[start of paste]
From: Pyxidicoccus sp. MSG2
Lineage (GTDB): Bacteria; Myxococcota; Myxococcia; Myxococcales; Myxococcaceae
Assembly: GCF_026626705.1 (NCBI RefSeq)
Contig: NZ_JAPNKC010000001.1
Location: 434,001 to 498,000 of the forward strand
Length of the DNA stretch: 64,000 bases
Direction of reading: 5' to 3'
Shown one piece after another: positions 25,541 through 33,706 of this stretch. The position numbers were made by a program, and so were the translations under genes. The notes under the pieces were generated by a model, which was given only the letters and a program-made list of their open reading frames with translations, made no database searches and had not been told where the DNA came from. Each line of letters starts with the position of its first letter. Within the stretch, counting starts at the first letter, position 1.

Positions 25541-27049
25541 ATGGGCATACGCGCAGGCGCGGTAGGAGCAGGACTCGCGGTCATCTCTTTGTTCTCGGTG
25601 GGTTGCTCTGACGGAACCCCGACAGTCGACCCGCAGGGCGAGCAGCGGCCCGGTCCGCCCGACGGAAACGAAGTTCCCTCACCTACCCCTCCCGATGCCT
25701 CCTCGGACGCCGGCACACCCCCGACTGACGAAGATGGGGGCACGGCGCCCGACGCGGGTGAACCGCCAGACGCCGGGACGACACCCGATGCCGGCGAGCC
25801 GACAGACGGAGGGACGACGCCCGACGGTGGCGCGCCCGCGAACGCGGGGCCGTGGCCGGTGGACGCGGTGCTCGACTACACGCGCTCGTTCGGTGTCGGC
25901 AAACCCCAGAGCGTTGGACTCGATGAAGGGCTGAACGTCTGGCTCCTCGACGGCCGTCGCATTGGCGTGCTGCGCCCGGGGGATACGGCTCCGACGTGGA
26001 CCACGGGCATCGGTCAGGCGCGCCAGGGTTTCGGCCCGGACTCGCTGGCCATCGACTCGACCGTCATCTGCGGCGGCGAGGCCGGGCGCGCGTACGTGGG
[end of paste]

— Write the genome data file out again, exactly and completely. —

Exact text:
From: Pyxidicoccus sp. MSG2
Lineage (GTDB): Bacteria; Myxococcota; Myxococcia; Myxococcales; Myxococcaceae
Assembly: GCF_026626705.1 (NCBI RefSeq)
Contig: NZ_JAPNKC010000001.1
Location: 434,001 to 498,000 of the forward strand
Length of the DNA stretch: 64,000 bases
Direction of reading: 5' to 3'
Shown one piece after another: positions 25,541 through 33,706 of this stretch. The position numbers were made by a program, and so were the translations under genes. The notes under the pieces were generated by a model, which was given only the letters and a program-made list of their open reading frames with translations, made no database searches and had not been told where the DNA came from. Each line of letters starts with the position of its first letter. Within the stretch, counting starts at the first letter, position 1.

Positions 25541-27049
25541 ATGGGCATACGCGCAGGCGCGGTAGGAGCAGGACTCGCGGTCATCTCTTTGTTCTCGGTG
25601 GGTTGCTCTGACGGAACCCCGACAGTCGACCCGCAGGGCGAGCAGCGGCCCGGTCCGCCCGACGGAAACGAAGTTCCCTCACCTACCCCTCCCGATGCCT
25701 CCTCGGACGCCGGCACACCCCCGACTGACGAAGATGGGGGCACGGCGCCCGACGCGGGTGAACCGCCAGACGCCGGGACGACACCCGATGCCGGCGAGCC
25801 GACAGACGGAGGGACGACGCCCGACGGTGGCGCGCCCGCGAACGCGGGGCCGTGGCCGGTGGACGCGGTGCTCGACTACACGCGCTCGTTCGGTGTCGGC
25901 AAACCCCAGAGCGTTGGACTCGATGAAGGGCTGAACGTCTGGCTCCTCGACGGCCGTCGCATTGGCGTGCTGCGCCCGGGGGATACGGCTCCGACGTGGA
26001 CCACGGGCATCGGTCAGGCGCGCCAGGGTTTCGGCCCGGACTCGCTGGCCATCGACTCGACCGTCATCTGCGGCGGCGAGGCCGGGCGCGCGTACGTGGG